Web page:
Like all of us, I continue to live and work in the midst of this pandemic that’s disrupting pretty much everything. Yet, I find this time to be rich with opportunities for introspection as well as meaningful discussions about the things that matter most. As a wife, mother, sister, friend, physician, writer, speaker, and coach for physicians, I continue to seek ways to spread hope, emphasizing our need to advocate for ourselves and for those who depend on us.
Nurturing Meaning, Discovering Purpose
During this unprecedented moment in time, it’s become quite clear to me that my work and ministry revolve around caring for human beings as whole people in every setting, well beyond the exam room where I’ve served people for nearly thirty years. I consider this a tremendous blessing and responsibility, and I’m grateful for every opportunity to use all my gifts to encourage, equip, and empower others. Although COVID-19 has wreaked havoc, I’m grateful to continue to ground my life and work in the joy that comes from connecting with human beings in meaningful ways. Have we ever needed this more than right now?
Below are links to some of my recently published peer-reviewed articles and several interviews from this last month. The articles are now open access, so feel free to read and share, as I hope they will help us think in new ways and become more proactive in humanizing our world.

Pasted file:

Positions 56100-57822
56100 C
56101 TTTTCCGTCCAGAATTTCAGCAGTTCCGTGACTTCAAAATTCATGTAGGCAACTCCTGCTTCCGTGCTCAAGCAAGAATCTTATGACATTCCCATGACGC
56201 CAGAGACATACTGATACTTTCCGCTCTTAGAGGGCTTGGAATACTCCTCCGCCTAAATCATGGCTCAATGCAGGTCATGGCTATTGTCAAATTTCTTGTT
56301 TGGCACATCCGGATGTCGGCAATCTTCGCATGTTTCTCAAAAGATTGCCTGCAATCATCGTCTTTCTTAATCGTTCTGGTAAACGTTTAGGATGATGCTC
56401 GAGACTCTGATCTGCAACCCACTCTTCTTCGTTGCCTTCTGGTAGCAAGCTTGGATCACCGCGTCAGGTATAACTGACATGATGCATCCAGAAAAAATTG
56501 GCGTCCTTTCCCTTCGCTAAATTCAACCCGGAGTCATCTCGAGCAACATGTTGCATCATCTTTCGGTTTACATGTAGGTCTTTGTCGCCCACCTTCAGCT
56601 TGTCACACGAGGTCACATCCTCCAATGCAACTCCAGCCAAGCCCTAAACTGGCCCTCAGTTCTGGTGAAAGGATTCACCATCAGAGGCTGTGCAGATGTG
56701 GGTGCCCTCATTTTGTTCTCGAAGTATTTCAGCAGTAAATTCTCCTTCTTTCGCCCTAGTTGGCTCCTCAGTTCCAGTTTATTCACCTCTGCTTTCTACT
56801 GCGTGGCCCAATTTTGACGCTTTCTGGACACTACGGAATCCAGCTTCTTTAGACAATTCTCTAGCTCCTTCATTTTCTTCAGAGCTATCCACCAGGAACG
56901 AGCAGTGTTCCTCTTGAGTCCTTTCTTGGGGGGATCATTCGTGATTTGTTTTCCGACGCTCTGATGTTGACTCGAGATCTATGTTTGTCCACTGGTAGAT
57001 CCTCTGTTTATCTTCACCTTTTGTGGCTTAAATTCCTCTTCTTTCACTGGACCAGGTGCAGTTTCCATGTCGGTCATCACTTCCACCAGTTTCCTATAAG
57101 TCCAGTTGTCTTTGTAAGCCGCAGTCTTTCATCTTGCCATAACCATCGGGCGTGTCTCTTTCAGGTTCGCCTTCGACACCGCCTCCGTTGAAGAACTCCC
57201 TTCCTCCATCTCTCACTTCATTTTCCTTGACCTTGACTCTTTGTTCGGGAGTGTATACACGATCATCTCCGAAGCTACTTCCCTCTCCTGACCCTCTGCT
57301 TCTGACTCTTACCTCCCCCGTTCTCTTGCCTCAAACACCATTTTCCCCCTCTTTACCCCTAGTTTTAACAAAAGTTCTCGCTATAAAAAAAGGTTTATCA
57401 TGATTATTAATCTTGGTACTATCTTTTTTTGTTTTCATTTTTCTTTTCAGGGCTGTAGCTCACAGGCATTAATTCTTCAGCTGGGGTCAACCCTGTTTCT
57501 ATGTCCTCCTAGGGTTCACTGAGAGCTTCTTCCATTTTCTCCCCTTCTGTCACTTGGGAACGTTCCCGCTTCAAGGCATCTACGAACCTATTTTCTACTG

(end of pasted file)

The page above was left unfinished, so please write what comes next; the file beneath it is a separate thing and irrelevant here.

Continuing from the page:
Last month, I had the opportunity to reflect on my medical training during this video interview with Physicians Working Together (PWT). Through the series, Our Stories, Our Journey, PWT hopes to remind the public that, as physicians, we too have our stories. And our desire to serve them well is as genuine and real as the struggles we face trying to accomplish that in our broken health care system. By coming together, we magnify our voices and can achieve so much more. It’s also a lot more fun!
Last week, I had a live radio interview on Success Made to Last with Rick Tocquigny. We spoke of my work as a writer, speaker, and coach in wellness, leadership development, and burnout prevention, and my desire to humanize the workplace for everyone, not just the medical field. We also discussed the disturbing murders of George Floyd, Breonna Taylor, and Ahmaud Arbery, and my hope that these devastating events will lead to meaningful actions that truly make a difference.
Our country is at a turning point once again. My sincere prayer is we will all choose to listen more deeply, learn, and stand firmly against ignorance, division, and any tendencies to demean people or deny the God-given dignity of every human life. And, yes, I join the rising choir to assert that, indeed, the lives of our Black brothers and sisters matter. Their worth is immense, and every time they are diminished, we are all diminished.
I am grateful to recognize and embrace the HOPE in Reverend Dr. Martin Luther King, Jr’s timeless words: “The arc of the moral universe is long, but it bends toward justice.”
Stay well, and may we all be kinder than necessary!
Next month, I’ll present two webinars for physicians, one addressing incivility in health care in positive, healthy ways, and another on mindsets and skills to inspire change. Contact me if you’d like to participate and find out more!